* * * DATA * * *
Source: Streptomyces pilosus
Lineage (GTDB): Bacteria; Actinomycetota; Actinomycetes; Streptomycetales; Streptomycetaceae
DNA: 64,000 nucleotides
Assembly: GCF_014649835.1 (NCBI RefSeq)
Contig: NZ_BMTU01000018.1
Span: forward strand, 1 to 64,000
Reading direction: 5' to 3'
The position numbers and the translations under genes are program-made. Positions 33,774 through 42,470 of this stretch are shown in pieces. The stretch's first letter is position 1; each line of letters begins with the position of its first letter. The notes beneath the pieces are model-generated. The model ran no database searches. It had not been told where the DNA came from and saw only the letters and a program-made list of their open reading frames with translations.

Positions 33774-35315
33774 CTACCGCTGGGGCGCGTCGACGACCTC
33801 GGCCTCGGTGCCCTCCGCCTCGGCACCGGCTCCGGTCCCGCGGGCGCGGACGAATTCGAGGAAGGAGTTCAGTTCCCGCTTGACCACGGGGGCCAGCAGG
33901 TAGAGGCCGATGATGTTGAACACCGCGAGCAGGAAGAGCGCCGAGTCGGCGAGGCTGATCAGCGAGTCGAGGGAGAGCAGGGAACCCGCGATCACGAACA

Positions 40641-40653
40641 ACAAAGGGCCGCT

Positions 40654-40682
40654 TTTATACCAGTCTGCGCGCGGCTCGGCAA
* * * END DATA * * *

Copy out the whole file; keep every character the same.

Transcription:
Source: Streptomyces pilosus
Lineage (GTDB): Bacteria; Actinomycetota; Actinomycetes; Streptomycetales; Streptomycetaceae
DNA: 64,000 nucleotides
Assembly: GCF_014649835.1 (NCBI RefSeq)
Contig: NZ_BMTU01000018.1
Span: forward strand, 1 to 64,000
Reading direction: 5' to 3'
The position numbers and the translations under genes are program-made. Positions 33,774 through 42,470 of this stretch are shown in pieces. The stretch's first letter is position 1; each line of letters begins with the position of its first letter. The notes beneath the pieces are model-generated. The model ran no database searches. It had not been told where the DNA came from and saw only the letters and a program-made list of their open reading frames with translations.

Positions 33774-35315
33774 CTACCGCTGGGGCGCGTCGACGACCTC
33801 GGCCTCGGTGCCCTCCGCCTCGGCACCGGCTCCGGTCCCGCGGGCGCGGACGAATTCGAGGAAGGAGTTCAGTTCCCGCTTGACCACGGGGGCCAGCAGG
33901 TAGAGGCCGATGATGTTGAACACCGCGAGCAGGAAGAGCGCCGAGTCGGCGAGGCTGATCAGCGAGTCGAGGGAGAGCAGGGAACCCGCGATCACGAACA

Positions 40641-40653
40641 ACAAAGGGCCGCT

Positions 40654-40682
40654 TTTATACCAGTCTGCGCGCGGCTCGGCAA